“But please take that feeling of generosity and point it somewhere else. Give it to the Red Cross or somebody like that because we’re okay,” Adkins said, eliciting cheers and applause from the crowd before he sang his new single, “Just Fishin’.”

He followed with an old favorite, 2006 hit “Ladies Love Country Boys,” and the ladies in the audience sang along at all the right parts.

“Something else for the ladies in the crowd—we’re gonna do a sensitive love song for you,” Adkins teased as drums led into his humorously suggestive “Brown Chicken, Brown Cow.”

“Two love songs in a row,” Adkins promised, but this time the crowd wasn’t buying it, cheering as the guitars ramped up into his crossover hit “Honky Tonk Badonkadonk.” Adkins held the microphone out to the audience on the last chorus as they yelled back “Whoo-wee, shut my mouth, slap your grandma!”

“I just heard every grandma in town say ‘Shame on you’ for saying that,” Adkins said, leaving the audience laughing and dancing as he walked off stage.

The audience actually did hear two love songs after Adkins left, courtesy of Thompson Square. Keifer and Shawna Thompson sang “I Got You” and their first No. 1 hit, “Are You Gonna Kiss Me Or Not.”

Five-time CMA Award winner Martina McBride was up next, leading with several up-tempo, girl-power songs, but her set turned sentimental when she debuted a new song from her upcoming album slated for release in October, “Love You Through It.”

“I feel like it’s going to go out into the world and lift some people up,” McBride said before singing about supporting a friend going through a rough patch in life. Her newest single, “Teenage Daughters,” seemed to lift up a few mothers in the crowd, many of whom had their arms around their own teenage daughters as they swayed to the beat.

“Well, a few weeks ago, I was told there was a girl on ‘American Idol’ who sang my song,” she continued, causing the audience to scream in anticipation.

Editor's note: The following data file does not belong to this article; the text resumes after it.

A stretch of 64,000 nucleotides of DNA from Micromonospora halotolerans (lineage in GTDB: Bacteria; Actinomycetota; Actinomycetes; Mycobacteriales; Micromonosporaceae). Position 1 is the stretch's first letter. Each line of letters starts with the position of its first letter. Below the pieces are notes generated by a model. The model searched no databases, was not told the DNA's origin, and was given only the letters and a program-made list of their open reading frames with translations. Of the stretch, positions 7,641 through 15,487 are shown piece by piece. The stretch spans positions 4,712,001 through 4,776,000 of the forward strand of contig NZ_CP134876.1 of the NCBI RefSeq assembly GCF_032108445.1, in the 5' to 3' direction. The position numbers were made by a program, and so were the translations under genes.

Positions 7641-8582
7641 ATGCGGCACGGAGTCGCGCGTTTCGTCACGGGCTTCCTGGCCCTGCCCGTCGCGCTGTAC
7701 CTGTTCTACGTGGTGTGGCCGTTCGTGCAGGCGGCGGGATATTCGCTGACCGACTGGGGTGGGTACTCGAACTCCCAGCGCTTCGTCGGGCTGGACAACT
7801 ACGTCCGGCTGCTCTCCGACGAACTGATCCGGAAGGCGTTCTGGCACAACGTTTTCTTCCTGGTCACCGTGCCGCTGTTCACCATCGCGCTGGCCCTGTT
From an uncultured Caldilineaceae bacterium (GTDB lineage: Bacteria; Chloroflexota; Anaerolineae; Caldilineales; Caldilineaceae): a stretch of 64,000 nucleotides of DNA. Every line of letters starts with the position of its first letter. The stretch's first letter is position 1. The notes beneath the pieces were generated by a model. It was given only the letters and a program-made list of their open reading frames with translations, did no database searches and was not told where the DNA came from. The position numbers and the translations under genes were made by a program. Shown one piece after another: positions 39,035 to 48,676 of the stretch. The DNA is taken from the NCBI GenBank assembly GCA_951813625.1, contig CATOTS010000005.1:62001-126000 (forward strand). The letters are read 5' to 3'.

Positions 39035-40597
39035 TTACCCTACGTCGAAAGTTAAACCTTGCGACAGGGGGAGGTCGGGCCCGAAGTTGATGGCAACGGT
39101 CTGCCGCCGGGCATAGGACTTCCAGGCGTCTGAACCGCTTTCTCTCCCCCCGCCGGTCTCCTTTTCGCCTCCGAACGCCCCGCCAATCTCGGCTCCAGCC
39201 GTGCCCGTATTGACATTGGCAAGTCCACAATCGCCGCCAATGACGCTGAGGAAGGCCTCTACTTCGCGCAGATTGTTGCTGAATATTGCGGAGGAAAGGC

After seeing the video on YouTube, McBride was thoroughly impressed. “I thought, ‘I wish I could get her here to sing it with me.’ So please welcome Miss Lauren Alaina!” McBride said, once again sending the stadium into a flashbulb frenzy as the 16-year-old “American Idol” runner-up joined her to sing “Anyway.”

“American Idol” launched Alaina’s budding career, and McBride followed up with a song that launched her own: “A Broken Wing.” The audience cheered and applauded for nearly two minutes after McBride finished the song, and McBride took some time to compose herself before speaking again.

“I wish you all could know what that feels like to me,” she said. “I have been so inspired by you guys this week … I love y’all so much, and you’re the reason that I do this.”

After her last song, McBride took a few laps around the stage, waving and curtsying to fans on every side of the arena.
“Um, wow. That just happened,” Farmer said, clearly at a loss for words. “That was unbelievable, y’all!”

McBride is a tough act to follow, but Rascal Flatts was up to the challenge. Band members Gary LeVox, Joe Don Rooney and Jay DeMarcus popped up in the middle of the crowd to record the introduction for ABC’s annual television special, “CMA Fest: Country Music’s Night To Rock.”

Rascal Flatts remained in the audience to sing “I Won’t Let Go,” encouraging the audience to turn on the lights they’d received at the beginning of the concert. The stadium and the starry sky suddenly became one, with nearly everyone in the audience swaying their lights back and forth.

The band returned to the stage to sing the fan tribute “Here’s To You” and followed with one of the longest sets for a closing act at CMA Fest 2011 yet, a 45-minute parade of their greatest hits, closing with a mashup of “Long Time,” “Free Ride” and Kansas’ “Carry On Wayward Son.”

The fans continued to cheer and fireworks lit up the sky long after Rascal Flatts had left, closing yet another memorable evening in Nashville.